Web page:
Quentin Lancrenon, 25 ans
Master of Energy Studies - Low carbon solutions
Université du Queensland
1. Why did you choose to do a double degree abroad?
The main 4 reasons are: to diversify my circle or relationships away from the French engineers of Centrale Nantes; to be completely proficient in English; to be open to new horizons in terms of culture but also knowledge (in the energy field especially); and to be closer to my family (New Caledonia). I started looking because the energy option proposed at the time in the final year at Centrale Nantes was not focused enough on the energy carbon transition.
2. Why Australia? How different was the education system?
I was really looking forward to experiencing an Anglo- Saxon education system which is very different from the French one. I found I had much more responsibility in my learning process and much more autonomy. And therefore much more work too! My master was of really high quality and was organised very differently in intensive weeks of classes (4 per semester) and then weeks of project work (assignments). I have to say I was really motivated to study because I was also more mature and I got to choose a topic that fascinates me.
3. And life on campus?
Everything is bigger of course (UQ is a very large university) with a huge and cutting-edge campus. It is great to study hard (lots of libraries and working spaces with resources), to relax and do sports (big parks) but also to organise a civil social life. In terms of student associations it is pretty similar to Centrale Nantes with a large diversity of interests and groups. One difference: I found Australians really involved in student politics!
4. How much did the degree cost? How did you cope with this expense?
That’s the flipside of the coin talking about Australia. I had the incommensurable chance to have my parents backing me up for the expenses of each semester. The total cost of the program (18 months) was €30,000 which is a lot, but very normal in the Anglo-Saxon mentality. Australia is at the moment debating fee deregulations for the education sector and degrees’ prices might increase. Future students should keep a close eye on that.
5. Do you think it was a fruitful investment?
I would even say incredibly fruitful. In terms of knowledge and education, following this Master was really insightful and allowed me to blossom personally. In monetary terms, it is always hard to say if it was or not a good investment (since I have just started to look for a job), but I have definitely upgraded my skills and abilities.
6. What do you do now? What are your plans?
I am now looking for a job in Europe. I would like to work for an international institution such as the UN or the EU in the development of energy projects that respect the climate constraint of reducing carbon emissions (e.g.: renewable energy, rural energy development projects, emission reduction projects from transports…). Development agencies, development banks and NGOs are also places where I am looking to carry out this activity.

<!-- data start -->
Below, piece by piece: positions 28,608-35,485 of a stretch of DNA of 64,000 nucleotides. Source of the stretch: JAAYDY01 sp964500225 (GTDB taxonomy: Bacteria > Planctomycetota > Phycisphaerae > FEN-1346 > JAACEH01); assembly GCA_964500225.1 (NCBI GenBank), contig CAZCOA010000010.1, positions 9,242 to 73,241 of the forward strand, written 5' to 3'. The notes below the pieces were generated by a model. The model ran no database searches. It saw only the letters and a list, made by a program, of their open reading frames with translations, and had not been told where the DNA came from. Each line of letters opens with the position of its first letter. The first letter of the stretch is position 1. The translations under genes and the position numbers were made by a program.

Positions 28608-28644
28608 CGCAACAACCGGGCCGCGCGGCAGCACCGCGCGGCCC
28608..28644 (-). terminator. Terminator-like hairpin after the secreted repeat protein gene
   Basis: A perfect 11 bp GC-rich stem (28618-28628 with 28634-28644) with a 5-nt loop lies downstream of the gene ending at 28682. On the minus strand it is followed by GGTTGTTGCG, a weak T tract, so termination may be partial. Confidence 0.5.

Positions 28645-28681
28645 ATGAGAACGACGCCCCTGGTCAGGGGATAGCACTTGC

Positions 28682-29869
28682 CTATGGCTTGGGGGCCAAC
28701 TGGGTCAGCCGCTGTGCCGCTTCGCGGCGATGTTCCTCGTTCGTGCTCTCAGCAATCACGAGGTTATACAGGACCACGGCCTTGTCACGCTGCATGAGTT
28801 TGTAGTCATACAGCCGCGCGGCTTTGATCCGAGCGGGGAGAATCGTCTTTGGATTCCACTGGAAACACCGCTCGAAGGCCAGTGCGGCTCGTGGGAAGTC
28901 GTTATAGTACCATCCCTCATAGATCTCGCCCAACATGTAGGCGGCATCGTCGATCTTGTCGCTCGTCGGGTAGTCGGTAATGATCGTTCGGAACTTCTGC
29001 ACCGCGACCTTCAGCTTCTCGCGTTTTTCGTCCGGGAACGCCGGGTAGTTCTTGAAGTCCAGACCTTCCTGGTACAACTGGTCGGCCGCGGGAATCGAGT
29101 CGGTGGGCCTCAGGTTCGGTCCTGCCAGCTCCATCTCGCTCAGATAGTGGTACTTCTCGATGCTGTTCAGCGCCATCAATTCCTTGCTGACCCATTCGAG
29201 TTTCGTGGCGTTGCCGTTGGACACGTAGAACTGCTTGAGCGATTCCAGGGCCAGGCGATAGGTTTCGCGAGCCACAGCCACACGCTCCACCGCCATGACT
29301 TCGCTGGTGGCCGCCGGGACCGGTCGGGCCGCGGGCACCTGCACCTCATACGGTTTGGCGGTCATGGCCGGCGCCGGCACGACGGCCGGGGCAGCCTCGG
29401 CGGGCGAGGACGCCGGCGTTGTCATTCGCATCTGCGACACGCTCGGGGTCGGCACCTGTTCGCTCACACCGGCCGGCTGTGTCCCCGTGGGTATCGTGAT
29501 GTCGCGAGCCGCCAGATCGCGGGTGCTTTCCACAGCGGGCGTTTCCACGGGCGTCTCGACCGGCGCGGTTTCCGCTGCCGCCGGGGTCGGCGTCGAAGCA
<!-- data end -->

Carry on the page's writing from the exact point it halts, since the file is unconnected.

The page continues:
7. Do you think your experience at the University of Queensland will help you get this position?
In terms of the sector I want to go in to, definitely since the Master of Energy Studies is a specialisation on a low carbon energy transition. It has definitely built my knowledge up to a very thorough point in the energy sector and its complexities facing the imperative of decarbonisation. Adding the knowledge I have acquired in both English and Spanish along me way, I definitely hope I can work for these international institutions.
8. What would you say to students who are thinking about studying abroad? Any advice?
I would first encourage them to go and do it. Travelling, being completely proficient in a (new) language and being confronted to different cultures, helps to cultivate your difference. And it is really important not only for the competitive world where you end up but also for you. Once abroad, avoid French speaking students, participate not only in studies but in student clubs and external activities and always push yourself out of your comfort zone. It is the best learning experimence you could have!
9. Finally, can you tell me one of your best memories at UQ?
Probably the best memories I have at UQ are the numerous moments I spent as a coordinator of a dynamic student group, advocating and raising awareness for climate change mitigation actions at the university. Organising such events with a team of passionate Australian friends was a really helpful and formative experience. The intensive weeks of classes we had in the Master with a very international and diverse cohort of students, field trips and confronting knowledge are also really good memories.
10. Is there anything else you would like to add?
Other advice: Study and understand the society you are in, not just your course work! Participate in socially or/and environmentally-caring groups! It gives a new perspective on civil responsibility, different from the one we acquired as the very technical engineers that we are!
Finally, do that but have fun and make friends of course!